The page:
Cancer Control Research5R01CA138973-03
Pickworth, Wallace Bruce
ROLL YOUR OWN (RYO) CIGARETTES: PREVALENCE, SMOKING BEHAVIOR AND TOXIN EXPOSURE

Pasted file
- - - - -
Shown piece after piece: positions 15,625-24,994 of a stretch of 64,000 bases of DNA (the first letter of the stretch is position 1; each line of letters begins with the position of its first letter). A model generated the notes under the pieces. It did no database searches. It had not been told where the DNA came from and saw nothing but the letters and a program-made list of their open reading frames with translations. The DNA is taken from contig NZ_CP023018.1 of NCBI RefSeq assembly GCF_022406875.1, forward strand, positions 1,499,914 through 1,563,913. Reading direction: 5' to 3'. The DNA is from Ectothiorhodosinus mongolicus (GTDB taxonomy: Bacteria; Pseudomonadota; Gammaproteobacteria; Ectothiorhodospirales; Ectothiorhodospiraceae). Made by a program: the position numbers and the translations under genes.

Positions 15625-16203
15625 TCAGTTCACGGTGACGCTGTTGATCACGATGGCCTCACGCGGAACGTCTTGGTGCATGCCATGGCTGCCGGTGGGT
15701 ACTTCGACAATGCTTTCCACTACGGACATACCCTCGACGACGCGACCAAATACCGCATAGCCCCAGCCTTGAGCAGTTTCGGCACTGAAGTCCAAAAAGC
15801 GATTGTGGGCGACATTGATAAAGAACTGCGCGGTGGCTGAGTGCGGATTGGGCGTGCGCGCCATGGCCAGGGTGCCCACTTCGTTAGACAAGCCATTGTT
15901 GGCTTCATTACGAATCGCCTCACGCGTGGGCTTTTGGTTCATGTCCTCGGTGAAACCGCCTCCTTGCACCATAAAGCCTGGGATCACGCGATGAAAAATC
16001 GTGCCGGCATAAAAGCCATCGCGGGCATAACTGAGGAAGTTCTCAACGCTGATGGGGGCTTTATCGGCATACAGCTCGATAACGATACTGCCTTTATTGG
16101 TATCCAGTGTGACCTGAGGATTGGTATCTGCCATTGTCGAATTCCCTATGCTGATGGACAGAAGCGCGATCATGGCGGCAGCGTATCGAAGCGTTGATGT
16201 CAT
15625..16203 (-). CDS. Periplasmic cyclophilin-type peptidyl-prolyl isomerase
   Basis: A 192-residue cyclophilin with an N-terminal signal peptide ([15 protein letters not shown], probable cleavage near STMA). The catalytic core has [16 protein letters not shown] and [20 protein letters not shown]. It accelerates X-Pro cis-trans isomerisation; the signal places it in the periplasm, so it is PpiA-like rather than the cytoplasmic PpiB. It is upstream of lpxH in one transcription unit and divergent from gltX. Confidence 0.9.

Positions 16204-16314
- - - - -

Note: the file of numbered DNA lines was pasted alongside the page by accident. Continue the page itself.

DESCRIPTION (provided by applicant): The use of Roll Your Own (RYO) cigarettes has increased dramatically in the UK, New Zealand, Australia, Canada and Europe where prices of factory made (FM) cigarette have increased through taxation and restrictive marketing. In the UK 27% of smoker use RYO cigarettes; the US prevalence is about 6.7%. Most RYO smokers choose these cigarettes because they are cheaper than FM cigarettes, however, others use RYO because they are perceived to be less harmful, offer more flexibility and control of content, and they have cultural appeal. In spite of widespread use in other countries and the possibility of increased domestic use, very little is known about smokers of RYO cigarettes, the consistency of the RYO cigarettes they use, how they are smoked, the toxin exposure from their use and what happens when people switch from FM cigarette use to RYO use. These questions are addressed in the proposed research application. RYO users will be classified as mixed RYO/FM, exclusive RYO or exclusive FM smokers. While being observed in the laboratory, RYO smokers will prepare 20 cigarettes with the tobacco and rolling equipment they ordinarily use. These cigarettes will be analyzed for tobacco content, weight and overall product consistency. In another study, exclusive RYO smokers will be compared to exclusive FM smokers on baseline measures of chronic tobacco exposure (i.e., NNAL and 1- HOP, plasma cotinine). Acute exposure to carbon monoxide (CO) and nicotine will be assessed, as will measures of puffing topography and inhalation patterns. Subjects will smoke in the laboratory under three conditions: normal cigarette consumption; after verified tobacco abstinence of at least 12 hr; and after intensive smoking in the hour before the experimental session. Mixed RYO/FM smokers will be tested as they consume their usual FM brand and RYO cigarettes under the same conditions. These laboratory manipulations are known to cause "compensation" (changes in smoking behavior) in FM cigarettes but these conditions have not yet been tested with RYO cigarette use. To determine changes in exposure consequences of switching to RYO use, a cross over study will be used where exclusive FM smokers (after baseline assessments) will smoke RYO cigarettes for 15 days. Overall, these studies will provide a current assessment of the use characteristics of RYO smokers and provide important information about health and risk consequences of RYO use. This information is important for current RYO smokers and FM smokers who are contemplating RYO use. The data will also inform policy relevant to advertising restrictions, marketing and taxation of RYO cigarettes and the relative harmfulness of RYO to FM cigarettes. PUBLIC HEALTH RELEVANCE: The proposed research will be the first systematic human laboratory evaluation of Roll Your Own (RYO) cigarettes. The research will answer fundamental questions about the nature of RYO cigarettes and their consumers, how RYO cigarettes compare to conventional cigarettes in terms of smoking behavior and toxin exposure, and what the consequences are of switching from conventional to RYO cigarettes. The results will inform RYO smokers and policy makers about the relative risk of this growing trend in cigarette smoking.